One of the conventions raised the idea of renewing the activities of some of our institutions: to merge the Military Science and Military History Societies ... I take the liberty to request that you take part in this meeting ...

 

Respectfully, V. Petriv. July 27, 1947.

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Dear General:

 

... The whole trouble is with that "micro-politics" ...

 

Yours respectfully, V. Petriv. March 6, 1948.

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Dear General:

 

... I also read the draft on the High Military Council ... it's the old Austrian Hofkriegsrat which nearly buried Austria ... Well, when we get together we are going to talk about it My best wishes to you and your family.

 

Yours, V. Petriv. June 15, 1948.

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Dear General:

 

Vsevolod Mykolayevych asked me to let you know that "he is going out of circulation" for some time because he is seriously ill and is now in the Servatius Srift Hospital. Doctors have found intestinal trouble caused by undernourishment ...

 

Sincerely yours, Tamara Petrova. (Wife of the late General Petriv).

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Dear General:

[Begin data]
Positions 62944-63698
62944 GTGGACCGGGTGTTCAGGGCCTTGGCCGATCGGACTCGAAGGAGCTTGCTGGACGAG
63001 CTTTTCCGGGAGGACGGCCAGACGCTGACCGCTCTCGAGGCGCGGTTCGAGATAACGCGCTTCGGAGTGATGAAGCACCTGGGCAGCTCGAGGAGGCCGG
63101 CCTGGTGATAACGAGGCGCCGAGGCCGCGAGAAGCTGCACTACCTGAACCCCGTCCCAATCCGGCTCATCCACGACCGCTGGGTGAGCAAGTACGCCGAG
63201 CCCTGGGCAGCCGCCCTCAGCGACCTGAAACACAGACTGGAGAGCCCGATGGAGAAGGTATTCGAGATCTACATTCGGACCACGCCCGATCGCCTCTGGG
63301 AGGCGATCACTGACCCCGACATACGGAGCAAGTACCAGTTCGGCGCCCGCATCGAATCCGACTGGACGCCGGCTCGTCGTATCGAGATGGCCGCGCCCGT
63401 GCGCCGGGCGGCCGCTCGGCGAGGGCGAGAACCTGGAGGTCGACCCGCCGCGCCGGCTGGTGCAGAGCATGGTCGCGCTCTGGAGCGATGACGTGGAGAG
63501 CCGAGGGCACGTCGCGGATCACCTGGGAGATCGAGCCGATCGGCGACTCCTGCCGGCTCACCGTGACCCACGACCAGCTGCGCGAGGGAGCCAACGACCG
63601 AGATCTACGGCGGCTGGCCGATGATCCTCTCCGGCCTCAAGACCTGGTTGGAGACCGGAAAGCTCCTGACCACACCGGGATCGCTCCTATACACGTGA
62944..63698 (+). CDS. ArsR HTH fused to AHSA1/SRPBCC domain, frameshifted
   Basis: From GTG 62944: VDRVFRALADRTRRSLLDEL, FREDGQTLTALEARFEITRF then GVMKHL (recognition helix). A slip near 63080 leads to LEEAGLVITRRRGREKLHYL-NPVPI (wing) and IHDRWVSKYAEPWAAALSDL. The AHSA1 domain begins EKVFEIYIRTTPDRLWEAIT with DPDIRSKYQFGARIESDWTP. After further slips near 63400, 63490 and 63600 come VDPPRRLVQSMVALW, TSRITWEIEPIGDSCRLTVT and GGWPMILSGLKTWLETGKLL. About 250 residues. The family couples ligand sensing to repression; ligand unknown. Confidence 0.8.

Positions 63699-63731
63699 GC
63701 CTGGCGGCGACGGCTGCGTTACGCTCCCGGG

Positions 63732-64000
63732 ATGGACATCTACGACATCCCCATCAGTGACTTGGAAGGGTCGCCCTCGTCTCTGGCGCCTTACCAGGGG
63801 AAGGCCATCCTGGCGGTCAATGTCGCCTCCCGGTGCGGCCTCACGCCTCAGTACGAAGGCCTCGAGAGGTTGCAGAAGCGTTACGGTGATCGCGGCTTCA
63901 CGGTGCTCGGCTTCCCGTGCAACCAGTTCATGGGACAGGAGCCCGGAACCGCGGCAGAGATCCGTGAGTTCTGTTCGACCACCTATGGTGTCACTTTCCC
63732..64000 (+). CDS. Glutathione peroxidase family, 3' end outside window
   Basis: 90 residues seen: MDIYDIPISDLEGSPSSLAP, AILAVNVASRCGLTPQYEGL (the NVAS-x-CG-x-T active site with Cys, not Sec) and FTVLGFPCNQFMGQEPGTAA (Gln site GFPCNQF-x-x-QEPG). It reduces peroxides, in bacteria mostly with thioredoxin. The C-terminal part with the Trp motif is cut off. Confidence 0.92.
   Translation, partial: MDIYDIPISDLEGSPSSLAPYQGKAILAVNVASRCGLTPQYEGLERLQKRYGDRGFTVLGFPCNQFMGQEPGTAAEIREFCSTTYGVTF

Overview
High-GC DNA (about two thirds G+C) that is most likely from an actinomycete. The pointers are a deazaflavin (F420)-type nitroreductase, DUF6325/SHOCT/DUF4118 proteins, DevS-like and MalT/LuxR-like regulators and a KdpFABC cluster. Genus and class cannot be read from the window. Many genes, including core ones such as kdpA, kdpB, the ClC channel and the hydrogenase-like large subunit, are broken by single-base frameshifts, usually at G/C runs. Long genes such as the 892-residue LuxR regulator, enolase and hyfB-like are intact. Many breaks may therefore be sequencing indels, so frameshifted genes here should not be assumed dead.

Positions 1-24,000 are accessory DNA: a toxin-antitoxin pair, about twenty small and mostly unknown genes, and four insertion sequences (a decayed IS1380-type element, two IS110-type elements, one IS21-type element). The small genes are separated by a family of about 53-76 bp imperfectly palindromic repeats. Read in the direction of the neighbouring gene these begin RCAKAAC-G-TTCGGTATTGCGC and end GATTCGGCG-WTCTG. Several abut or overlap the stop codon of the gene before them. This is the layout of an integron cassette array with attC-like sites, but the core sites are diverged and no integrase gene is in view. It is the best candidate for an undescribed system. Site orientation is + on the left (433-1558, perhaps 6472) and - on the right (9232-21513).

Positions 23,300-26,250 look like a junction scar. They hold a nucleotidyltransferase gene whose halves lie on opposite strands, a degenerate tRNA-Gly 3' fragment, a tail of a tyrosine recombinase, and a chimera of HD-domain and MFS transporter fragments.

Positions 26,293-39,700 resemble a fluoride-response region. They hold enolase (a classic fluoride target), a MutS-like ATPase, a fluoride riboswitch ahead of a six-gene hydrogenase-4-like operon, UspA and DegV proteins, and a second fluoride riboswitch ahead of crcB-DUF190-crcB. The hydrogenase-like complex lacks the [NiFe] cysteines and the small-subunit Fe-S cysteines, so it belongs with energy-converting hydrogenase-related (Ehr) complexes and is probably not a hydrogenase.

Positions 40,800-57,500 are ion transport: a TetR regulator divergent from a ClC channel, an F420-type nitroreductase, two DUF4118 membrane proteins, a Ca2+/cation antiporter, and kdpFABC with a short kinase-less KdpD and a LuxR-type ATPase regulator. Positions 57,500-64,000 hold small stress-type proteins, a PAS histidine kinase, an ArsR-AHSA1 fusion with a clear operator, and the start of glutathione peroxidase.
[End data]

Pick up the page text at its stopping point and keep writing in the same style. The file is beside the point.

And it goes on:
Could you kindly come to Augsburg this coming Sunday, June 20, at 12 noon. I will come to the station, and we could meet there ... There are some matters which I would like to discuss with you.

 

Sincerely yours, I. Mazepa. June 15, 1948.

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Dear General:

 

In connection with renewed activities in various branches of the Executive Department of the Ukrainian National Council (Rada), I would like to talk to you concretely about the matter of ... Please come at your convenience, I will be in my office.

 

Sincerely yours, I. Mazepa. January 28, 1949.

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Ukrainian National Council. Executive Department. No. 36/49. February 7, 1949.

To Lieutenant-General P. Shandruk in Munich:

 

Dear General:

 

... With reference to your consent expressed to me in a conversation on February 1, the Executive Department decided at its meeting held on the 5th inst., to appoint you to the position of Chief of the General Staff ...

 

Chairman of the Executive Department, I. Mazepa.

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Dear Pavlo Theofanovych:

 

I received a letter from Mr. Mazepa in which he informs me that he would like to see me in person about his high appointment (as Prime Minister – author). I wish to accelerate this meeting because circumstances demand it, and the "community" is pressing. I had hoped that you would come over the holidays, but you evidently postponed the trip. If so, please take Isaac Prokhorovych (Mazepa – author) with you, even if you were only going to Ulm ... General V. started to behave so nicely that I have nothing against promoting him along with Gens. Udovychenko, Petriv, and Zagrodsky. The official representative of the Polish Government finally came to see me, and I had long talks with him in an atmosphere of mutual trust.

 

With best wishes, yours, (–) A. Livytsky.